Money is part of our everyday life.
Yet, as we spend, save and budget, we seldom link money to our own emotions.
Money is earned with effort and time, which explains why we attach emotional significance to it.
These feelings are magnified when it comes to investing.
Investing involves the allocation of your hard-earned money into stocks for the promise of future rewards.
The uncertainty of the investment’s outcome is accompanied by a burst of emotions as you see the value of your money rise and fall.
Hence, it is not surprising to learn that psychology plays a major role in determining how you invest.
If you are not careful, these emotions end up sabotaging you, leaving you with poor investment results.
Successful investing is about keeping a calm than it is about superior intellect.
We are all human, though,
Thus, it is impossible to eliminate the emotional aspect of investing.
By being aware of your psychological tendencies and emotional pitfalls, you can slowly learn to become a better investor.
Here are a few emotional biases and fallacies that could trip you up as you invest.
Glossing over the risks
It is not unusual to hear talking heads on television proclaiming that they know where the stock market is headed.
These self-proclaimed experts can also confidently tell you which stocks are attractive and which sectors are poised to do well.
A confident tone is a surefire way to catch the audience’s attention as investors search for reasons for share price movements.
Unfortunately, some investors may end up being overconfident because they have read extensively on a stock.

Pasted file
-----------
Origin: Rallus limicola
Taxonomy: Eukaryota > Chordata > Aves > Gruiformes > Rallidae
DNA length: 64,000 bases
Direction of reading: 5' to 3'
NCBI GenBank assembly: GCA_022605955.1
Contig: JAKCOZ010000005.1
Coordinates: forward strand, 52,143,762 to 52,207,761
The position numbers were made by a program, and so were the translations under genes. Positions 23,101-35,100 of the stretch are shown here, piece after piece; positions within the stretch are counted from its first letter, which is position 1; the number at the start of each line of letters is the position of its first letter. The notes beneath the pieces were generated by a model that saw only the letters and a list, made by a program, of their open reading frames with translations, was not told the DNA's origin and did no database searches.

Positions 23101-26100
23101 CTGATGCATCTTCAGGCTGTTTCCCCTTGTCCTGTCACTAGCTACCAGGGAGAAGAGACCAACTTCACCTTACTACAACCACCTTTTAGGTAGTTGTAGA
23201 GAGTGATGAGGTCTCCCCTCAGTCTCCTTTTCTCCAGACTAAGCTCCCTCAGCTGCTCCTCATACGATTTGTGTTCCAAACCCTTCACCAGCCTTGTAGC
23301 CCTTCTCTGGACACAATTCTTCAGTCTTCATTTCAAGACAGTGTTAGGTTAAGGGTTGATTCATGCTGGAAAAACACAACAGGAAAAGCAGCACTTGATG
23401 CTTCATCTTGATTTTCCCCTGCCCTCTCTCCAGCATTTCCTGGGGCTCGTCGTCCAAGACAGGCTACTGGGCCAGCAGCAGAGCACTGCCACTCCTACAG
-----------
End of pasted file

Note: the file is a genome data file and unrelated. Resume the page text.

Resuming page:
This overconfidence can be dangerous as it blinds you to the risks of an investment.
Being overconfident also results in excessive trading as the investor feels certain that he can capture every profitable stock movement.
The way to guard against overconfidence is to remind yourself of the unknowns and hidden risks of every investment.
Better still – get a reliable friend to offer counterarguments to bring you back down to earth.
Hanging on to certainty
Humans struggle with uncertainty and their brains regularly search for patterns for certain phenomena.
When dealing with a major event such as an economic crisis, there is a tendency to tell yourself that you accurately predicted the outcome before it happened.
This psychological tendency is known as hindsight bias.
This behaviour can lead investors to erroneously conclude that they can accurately predict events beforehand and stake their money on such predictions.
Yet another common psychological behaviour is confirmation bias.
Confirmation bias is the tendency to seek out information that conforms to your beliefs, even if the information is flawed or one-sided.
An investor who has a favourable opinion of a stock ends up searching for positive information on that stock while the brain rejects any negative information.
Such a bias means you may end up with a lemon if you fail to recognise the negatives associated with the stock.
Luckily, it is relatively easy to mitigate the effects of these two biases.
Keeping an investment journal can help you avoid hindsight bias as you document your decision-making process.